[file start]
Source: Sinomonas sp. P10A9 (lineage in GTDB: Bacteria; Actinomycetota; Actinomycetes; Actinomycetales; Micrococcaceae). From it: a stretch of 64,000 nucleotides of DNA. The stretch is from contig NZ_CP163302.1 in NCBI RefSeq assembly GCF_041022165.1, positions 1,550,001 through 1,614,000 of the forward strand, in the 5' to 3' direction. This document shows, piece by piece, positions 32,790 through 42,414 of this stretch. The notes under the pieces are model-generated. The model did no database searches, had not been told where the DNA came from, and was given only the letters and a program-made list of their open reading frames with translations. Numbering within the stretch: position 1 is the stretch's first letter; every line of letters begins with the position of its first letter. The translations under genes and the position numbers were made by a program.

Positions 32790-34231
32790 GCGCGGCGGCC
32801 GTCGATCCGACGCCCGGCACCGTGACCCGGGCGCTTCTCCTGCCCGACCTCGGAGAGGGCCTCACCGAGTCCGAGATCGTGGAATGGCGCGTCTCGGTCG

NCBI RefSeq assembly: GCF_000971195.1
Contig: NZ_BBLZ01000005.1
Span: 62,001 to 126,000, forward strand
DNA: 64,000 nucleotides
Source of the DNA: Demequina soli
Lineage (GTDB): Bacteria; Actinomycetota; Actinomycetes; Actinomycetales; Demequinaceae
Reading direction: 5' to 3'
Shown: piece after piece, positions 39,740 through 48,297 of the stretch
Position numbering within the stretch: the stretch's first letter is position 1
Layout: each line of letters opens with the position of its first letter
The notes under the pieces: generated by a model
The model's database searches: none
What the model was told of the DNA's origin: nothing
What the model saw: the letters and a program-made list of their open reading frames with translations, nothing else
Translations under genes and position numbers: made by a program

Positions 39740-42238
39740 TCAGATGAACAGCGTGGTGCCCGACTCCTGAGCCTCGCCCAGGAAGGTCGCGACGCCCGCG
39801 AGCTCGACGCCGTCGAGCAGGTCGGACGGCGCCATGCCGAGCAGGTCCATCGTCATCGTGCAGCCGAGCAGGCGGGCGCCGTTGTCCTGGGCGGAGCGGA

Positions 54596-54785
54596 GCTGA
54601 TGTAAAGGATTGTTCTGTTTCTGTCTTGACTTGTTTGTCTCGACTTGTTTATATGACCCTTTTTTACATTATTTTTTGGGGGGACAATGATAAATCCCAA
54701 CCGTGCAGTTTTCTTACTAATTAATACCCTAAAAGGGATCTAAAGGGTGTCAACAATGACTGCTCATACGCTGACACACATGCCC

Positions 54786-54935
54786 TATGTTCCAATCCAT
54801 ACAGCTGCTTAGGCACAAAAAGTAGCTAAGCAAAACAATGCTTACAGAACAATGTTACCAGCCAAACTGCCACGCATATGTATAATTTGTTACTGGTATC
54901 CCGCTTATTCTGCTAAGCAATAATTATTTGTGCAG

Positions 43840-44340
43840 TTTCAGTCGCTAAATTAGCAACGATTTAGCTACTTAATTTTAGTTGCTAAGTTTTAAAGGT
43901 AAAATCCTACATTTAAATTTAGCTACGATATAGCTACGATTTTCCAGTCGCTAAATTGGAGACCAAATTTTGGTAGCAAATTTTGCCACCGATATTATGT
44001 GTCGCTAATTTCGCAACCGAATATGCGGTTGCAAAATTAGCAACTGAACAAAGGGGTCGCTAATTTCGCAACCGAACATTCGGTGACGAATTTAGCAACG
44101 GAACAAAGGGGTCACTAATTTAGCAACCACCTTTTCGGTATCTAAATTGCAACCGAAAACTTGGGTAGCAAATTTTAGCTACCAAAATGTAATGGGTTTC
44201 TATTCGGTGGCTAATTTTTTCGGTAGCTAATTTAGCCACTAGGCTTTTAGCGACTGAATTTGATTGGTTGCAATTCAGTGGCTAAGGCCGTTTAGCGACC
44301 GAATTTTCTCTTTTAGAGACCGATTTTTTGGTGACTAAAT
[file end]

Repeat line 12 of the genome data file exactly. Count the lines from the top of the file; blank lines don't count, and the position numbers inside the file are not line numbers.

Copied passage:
Shown: piece after piece, positions 39,740 through 48,297 of the stretch